Sen. Bernie Sanders says he's "sickened" by alleged Virginia shooter who supported him

James Hodgkinson may have been a Bernie Sanders fan, but Sanders condemns him "in the strongest possible terms"

By Matthew Rozsa

Staff Writer

Published June 14, 2017 12:58PM (EDT)

Bernie Sanders   (AP/Jae C. Hong)
Bernie Sanders (AP/Jae C. Hong)

Sen. Bernie Sanders, I-Vt., is making it clear that James Hodgkinson — the man believed to have committed a mass shooting at a congressional baseball practice in the Virginia city of Alexandria, injuring Republican Rep. Steve Scalise of Louisiana in the process — does not speak for either him or his values.

In an official statement, Sanders said that he had heard that Hodgkinson had volunteered for his presidential campaign.

"I am sickened by this despicable act," Sanders wrote. "Let me be as clear as I can be. Violence of any kind is unacceptable in our society and I condemn this action in the strongest possible terms."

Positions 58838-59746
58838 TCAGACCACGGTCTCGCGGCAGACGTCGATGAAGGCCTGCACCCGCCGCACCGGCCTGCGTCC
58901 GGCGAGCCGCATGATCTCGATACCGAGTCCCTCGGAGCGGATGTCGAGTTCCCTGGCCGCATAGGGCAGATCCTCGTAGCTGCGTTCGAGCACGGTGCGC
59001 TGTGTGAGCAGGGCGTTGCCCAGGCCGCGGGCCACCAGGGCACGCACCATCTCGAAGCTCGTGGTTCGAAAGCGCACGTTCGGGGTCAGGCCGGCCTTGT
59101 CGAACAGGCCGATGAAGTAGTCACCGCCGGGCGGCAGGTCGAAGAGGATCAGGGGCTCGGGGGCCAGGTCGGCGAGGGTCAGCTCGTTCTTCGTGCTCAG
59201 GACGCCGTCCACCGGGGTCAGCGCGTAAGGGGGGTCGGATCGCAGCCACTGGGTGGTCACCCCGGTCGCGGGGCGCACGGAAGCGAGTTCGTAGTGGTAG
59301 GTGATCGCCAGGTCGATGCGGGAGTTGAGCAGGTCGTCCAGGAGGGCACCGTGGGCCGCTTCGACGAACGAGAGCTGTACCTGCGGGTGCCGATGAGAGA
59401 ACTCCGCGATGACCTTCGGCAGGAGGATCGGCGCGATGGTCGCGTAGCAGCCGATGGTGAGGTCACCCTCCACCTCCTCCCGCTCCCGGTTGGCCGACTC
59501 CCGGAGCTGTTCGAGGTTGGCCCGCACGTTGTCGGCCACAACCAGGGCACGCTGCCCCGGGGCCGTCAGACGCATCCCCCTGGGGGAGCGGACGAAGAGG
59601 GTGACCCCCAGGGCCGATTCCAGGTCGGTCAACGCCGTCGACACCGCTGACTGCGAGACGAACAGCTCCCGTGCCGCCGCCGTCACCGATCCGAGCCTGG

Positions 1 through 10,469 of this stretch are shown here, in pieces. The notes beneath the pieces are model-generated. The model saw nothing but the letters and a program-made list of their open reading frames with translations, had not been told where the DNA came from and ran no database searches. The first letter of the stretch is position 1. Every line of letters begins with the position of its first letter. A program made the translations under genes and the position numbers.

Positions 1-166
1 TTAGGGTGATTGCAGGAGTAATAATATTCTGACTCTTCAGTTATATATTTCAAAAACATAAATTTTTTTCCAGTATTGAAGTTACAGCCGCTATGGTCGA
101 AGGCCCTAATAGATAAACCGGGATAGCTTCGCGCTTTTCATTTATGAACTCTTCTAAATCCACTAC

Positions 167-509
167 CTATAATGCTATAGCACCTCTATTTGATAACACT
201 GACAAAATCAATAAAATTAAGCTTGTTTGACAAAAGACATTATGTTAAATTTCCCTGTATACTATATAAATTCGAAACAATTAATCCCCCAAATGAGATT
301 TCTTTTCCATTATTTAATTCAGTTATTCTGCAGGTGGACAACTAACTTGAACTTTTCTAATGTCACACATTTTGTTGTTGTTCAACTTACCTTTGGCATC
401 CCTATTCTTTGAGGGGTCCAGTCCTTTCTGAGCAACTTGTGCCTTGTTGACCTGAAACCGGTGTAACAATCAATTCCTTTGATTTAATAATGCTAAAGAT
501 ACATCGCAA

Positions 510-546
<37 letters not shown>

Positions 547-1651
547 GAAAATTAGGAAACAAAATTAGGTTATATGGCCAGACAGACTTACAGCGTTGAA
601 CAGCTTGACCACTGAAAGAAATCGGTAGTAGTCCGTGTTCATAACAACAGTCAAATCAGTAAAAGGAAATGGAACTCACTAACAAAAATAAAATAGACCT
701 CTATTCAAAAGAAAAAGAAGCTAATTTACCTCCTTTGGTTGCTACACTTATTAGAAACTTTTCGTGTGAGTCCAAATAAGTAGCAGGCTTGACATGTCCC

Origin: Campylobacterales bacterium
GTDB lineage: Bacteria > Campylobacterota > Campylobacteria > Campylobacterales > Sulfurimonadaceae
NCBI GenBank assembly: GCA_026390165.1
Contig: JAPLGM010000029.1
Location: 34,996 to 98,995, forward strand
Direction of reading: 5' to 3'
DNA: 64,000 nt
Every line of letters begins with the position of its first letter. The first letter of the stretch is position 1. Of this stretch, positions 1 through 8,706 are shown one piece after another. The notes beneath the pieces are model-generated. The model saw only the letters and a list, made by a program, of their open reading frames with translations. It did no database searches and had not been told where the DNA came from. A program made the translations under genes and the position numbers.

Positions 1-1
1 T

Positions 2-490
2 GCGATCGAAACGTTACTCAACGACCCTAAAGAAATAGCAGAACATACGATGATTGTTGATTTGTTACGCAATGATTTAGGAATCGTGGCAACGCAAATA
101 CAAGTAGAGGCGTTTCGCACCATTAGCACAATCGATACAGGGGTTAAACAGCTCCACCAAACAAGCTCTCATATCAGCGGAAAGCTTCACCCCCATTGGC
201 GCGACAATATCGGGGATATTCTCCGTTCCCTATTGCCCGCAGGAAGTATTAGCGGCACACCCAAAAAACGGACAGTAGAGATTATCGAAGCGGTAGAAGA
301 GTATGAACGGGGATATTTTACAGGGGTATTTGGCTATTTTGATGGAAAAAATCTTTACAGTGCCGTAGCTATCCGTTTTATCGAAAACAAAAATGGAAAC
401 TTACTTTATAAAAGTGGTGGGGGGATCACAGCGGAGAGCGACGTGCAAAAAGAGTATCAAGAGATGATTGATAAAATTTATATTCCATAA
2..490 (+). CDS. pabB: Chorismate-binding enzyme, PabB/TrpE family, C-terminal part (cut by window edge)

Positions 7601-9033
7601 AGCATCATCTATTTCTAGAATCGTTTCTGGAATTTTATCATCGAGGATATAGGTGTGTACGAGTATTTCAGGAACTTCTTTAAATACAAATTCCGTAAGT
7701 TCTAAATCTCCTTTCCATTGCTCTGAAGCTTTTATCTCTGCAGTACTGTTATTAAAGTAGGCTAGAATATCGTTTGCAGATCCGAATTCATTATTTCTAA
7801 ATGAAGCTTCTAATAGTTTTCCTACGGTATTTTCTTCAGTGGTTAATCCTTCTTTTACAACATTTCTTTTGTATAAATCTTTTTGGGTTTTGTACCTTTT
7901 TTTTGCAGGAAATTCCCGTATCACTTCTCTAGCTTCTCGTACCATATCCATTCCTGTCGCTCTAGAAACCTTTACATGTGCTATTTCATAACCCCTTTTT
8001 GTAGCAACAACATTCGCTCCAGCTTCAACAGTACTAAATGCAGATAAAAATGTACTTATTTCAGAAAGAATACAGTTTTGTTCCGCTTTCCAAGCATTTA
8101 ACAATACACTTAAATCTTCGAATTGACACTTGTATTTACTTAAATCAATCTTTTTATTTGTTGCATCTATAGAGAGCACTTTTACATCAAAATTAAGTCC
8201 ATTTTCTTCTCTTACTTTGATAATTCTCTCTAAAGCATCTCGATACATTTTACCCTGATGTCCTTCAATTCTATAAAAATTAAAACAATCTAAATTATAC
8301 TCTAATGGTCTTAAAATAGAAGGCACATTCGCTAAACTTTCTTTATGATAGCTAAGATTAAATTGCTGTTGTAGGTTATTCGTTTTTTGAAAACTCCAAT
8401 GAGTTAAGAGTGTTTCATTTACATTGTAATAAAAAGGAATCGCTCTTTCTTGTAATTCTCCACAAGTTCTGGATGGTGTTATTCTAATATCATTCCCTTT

He adds, "Real change can only come about through nonviolent action, and anything else runs against our most deeply held American values."

Sanders also condemned the act on the floor of the Senate.

Sanders also felt compelled to openly ask his supporters not to engage in violence in June after protesters, some of whom supported him, attacked Donald Trump supporters in California.

"Any person who is a Bernie Sanders supporter, please, do not in any way, shape or form engage in violence," Sanders said at the time.

Hodgkinson was also reported to have been "distraught" at the election of Donald Trump last November, according to his brother Michael Hodgkinson. As he told The Washington Post, "I know he wasn’t happy with the way things were going, the election results and stuff."

By Matthew Rozsa

Matthew Rozsa is a staff writer at Salon. He received a Master's Degree in History from Rutgers-Newark and was awarded a science journalism fellowship from the Metcalf Institute in 2022.

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